Security forces are checking every vehicle on the highways and on the province’s major roads to confirm that passengers are among those exempted from the weekend curfew. Pedestrians on the streets are also being stopped, and those found in violation of the curfew are issued fines.


10:15 - Public transport during curfew lacking for essential workers

Workers in essential sectors exempted from the weekend curfew in 31 Turkish provinces, including healthcare professionals, essential public servants and members of security forces, have reported difficulties getting to their workplaces as public transportation services have been drastically reduced.

One medical secretary who works in an Istanbul laboratory told Demirören News Agency that she had waited for 50 minutes for a bus. “I’ve been standing here for 50 minutes, I’m tired already,” she said. A nurse said two buses passed without stopping, as they had reached the passenger limit, while a security guard chose to walk to work.


09:30 - Turkey starts second partial weekend curfew

The second weekend curfew ordered by Turkey’s Interior Ministry went into effect at midnight on Friday and covers 30 major provinces and the northern Zonguldak province, as was the case last weekend.

Zonguldak is included in the curfew due to the high number of pulmonary disease due to the province’s coal mining industry.

Some essential services and businesses continue to operate, and residents of the 31 provinces will be able to buy bread, water, propane gas, newspapers and medicine. Supermarkets remain closed.

Postal, healthcare and emergency workers and members of security forces are exempt from the curfew, as well as bodies such as the Turkish Red Crescent and the government’s Vefa Social Support Units.


00:15 - Maritime access partially prohibited in Istanbul, governor announces

Maritime access to Istanbul will be restricted for as long as the pandemic continues, governor Ali Yerlikaya announced on social media.

Effective at midnight, domestic and international commercial freight and passenger transportation are allowed to transit through the city, Yerlikaya tweeted, but the boats will not be allowed to make any stops, apart from mandatory rest periods.

(2)⛔️

📌Yurt içinde ticari yük/yolcu taşımacılığı yapanlar ile uluslararası yük taşımacılığı yapanların İlimizden transit şekilde geçişlerine müsaade edilecek ancak zorunlu dinlenme molaları/süreleri hariç hiçbir şekilde duraklama ya da konaklama yapmayacaktır. pic.twitter.com/MVnCwKhUX3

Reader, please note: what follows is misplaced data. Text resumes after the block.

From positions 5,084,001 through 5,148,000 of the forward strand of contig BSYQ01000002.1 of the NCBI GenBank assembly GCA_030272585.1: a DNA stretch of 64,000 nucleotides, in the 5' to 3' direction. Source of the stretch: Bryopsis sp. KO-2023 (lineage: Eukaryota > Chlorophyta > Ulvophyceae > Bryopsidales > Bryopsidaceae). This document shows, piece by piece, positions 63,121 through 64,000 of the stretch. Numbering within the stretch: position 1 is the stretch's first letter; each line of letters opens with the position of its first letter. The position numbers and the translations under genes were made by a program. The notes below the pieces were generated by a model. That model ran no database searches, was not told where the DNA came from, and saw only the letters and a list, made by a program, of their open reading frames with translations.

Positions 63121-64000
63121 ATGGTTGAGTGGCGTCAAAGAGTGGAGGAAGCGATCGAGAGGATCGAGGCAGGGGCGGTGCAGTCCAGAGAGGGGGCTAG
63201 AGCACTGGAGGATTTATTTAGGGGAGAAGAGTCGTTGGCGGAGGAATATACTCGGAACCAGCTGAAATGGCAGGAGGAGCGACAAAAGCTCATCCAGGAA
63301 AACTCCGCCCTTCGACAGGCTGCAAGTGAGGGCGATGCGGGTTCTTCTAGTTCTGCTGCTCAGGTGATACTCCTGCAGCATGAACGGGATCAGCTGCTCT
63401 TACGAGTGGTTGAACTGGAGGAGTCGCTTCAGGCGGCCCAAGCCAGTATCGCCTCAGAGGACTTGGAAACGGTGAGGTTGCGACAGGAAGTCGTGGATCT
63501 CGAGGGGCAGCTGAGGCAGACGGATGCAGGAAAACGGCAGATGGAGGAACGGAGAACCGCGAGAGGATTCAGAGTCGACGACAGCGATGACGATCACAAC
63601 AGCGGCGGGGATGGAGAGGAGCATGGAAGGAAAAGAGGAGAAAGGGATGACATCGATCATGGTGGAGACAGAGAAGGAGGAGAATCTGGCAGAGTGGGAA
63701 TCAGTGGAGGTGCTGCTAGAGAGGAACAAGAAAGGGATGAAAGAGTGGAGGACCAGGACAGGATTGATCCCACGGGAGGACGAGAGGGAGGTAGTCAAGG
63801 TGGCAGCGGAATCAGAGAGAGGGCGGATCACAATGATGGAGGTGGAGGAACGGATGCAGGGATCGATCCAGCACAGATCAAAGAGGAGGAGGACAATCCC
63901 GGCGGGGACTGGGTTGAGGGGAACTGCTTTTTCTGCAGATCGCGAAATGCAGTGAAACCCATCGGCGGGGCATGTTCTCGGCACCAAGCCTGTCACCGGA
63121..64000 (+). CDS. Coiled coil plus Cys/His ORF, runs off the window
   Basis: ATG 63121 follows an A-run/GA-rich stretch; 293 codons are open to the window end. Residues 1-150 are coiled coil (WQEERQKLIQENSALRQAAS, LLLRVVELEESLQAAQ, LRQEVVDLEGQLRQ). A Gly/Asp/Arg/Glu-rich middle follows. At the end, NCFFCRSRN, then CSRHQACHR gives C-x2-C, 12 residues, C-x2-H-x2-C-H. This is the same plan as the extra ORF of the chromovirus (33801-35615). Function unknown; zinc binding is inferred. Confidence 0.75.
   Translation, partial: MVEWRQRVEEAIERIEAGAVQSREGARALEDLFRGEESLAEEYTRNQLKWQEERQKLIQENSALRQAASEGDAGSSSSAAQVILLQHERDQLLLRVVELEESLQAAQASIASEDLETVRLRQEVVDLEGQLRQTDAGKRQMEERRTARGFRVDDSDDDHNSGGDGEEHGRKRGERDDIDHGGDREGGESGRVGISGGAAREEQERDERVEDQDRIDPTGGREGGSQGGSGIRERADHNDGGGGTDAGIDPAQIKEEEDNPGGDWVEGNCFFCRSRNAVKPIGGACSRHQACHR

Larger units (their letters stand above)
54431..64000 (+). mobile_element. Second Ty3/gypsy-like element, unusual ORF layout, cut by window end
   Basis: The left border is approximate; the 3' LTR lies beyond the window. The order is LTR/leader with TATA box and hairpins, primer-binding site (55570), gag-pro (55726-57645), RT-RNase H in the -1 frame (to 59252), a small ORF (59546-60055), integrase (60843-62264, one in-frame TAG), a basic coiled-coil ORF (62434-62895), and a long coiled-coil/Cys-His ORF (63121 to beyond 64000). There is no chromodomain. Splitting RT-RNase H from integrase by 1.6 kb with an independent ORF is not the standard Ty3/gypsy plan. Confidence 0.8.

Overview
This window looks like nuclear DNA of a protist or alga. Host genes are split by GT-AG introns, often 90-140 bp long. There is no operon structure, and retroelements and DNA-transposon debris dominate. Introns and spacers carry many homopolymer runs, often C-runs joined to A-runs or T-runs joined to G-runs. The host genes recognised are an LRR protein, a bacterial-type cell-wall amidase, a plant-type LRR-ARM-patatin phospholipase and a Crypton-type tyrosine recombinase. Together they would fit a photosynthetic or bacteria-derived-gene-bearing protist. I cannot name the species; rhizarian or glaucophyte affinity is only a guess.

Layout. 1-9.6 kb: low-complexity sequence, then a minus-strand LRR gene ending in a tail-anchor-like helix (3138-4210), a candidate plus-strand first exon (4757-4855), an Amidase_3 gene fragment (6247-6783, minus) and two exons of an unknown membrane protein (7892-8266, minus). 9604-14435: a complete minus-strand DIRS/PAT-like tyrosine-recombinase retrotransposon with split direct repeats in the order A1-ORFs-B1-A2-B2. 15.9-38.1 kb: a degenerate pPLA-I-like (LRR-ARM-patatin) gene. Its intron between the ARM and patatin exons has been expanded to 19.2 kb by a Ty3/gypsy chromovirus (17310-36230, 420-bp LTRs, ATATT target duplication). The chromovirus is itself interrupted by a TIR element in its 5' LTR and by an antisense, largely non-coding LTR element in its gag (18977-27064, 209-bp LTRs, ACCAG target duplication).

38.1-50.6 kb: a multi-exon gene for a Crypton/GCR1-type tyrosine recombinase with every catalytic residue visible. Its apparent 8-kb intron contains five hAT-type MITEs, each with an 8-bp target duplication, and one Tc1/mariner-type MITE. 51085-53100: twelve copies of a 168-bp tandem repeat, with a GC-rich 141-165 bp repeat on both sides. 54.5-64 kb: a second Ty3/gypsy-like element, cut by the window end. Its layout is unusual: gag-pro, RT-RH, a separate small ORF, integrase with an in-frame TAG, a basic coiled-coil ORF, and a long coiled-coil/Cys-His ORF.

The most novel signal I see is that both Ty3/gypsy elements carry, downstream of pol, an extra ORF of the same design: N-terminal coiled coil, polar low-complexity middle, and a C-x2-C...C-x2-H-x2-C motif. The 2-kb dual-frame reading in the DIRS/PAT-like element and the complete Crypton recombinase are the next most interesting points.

— Ali Yerlikaya (@AliYerlikaya) April 17, 2020


23:45 - Izmir prison guards test positive for COVID-19

Several prison officers from the Şakran Prison in the western Izmir province have tested positive for the COVID-19 coronavirus, after they were placed in a state-run dormitory as part of Turkey's measures to curb the spread of the virus, Republican People's Party (CHP) Izmir deputy Atilla Sertel said.

Some 400 prison guards need to be tested, Sertel said. "An outbreak should urgently be prevented. Prison guards are waiting for attention from the Health Ministry."

Buca kız yurdunda kalma zorunda bırakılan Yeni Şakran T Tipi infaz koruma memurları arasında Corana virüs vakalarına rastlandı.
400 civarında memura mutlaka test uygulaması yapılmalı ve salgının önüne acilen geçilmelidir.
İnfaz koruma memurları Sağlık Bakanlığı’ndan ilgi bekliyor

— 🇹🇷 Atila Sertel (@AtillaSertell) April 17, 2020


23:30 - Istanbul municipality loses 1.25 billion lira in monthly revenue

Turkey’s measures to fight the coronavirus pandemic and cuts to municipal budget payments from the central government have resulted in the Istanbul Metropolitan Municipality losing 1.25 billion lira ($180 million) in monthly revenue, Mayor Ekrem İmamoğlu said.

Unlike other countries, the government has not announced support packages for municipalities, Cumhuriyet quoted İmamoğlu as saying.

“Despite this fact, we will continue our policies to contribute to our people with our existing facilities, to give them breathing room, so families do not go hungry in their homes,” İmamoğlu said. “We will never give up on these policies.”

The second half of 2020 will be spent trying to recover from the economic blowback caused by the pandemic, the mayor said, and many services need to be re-thought, such as what new precautions to apply for public transportation.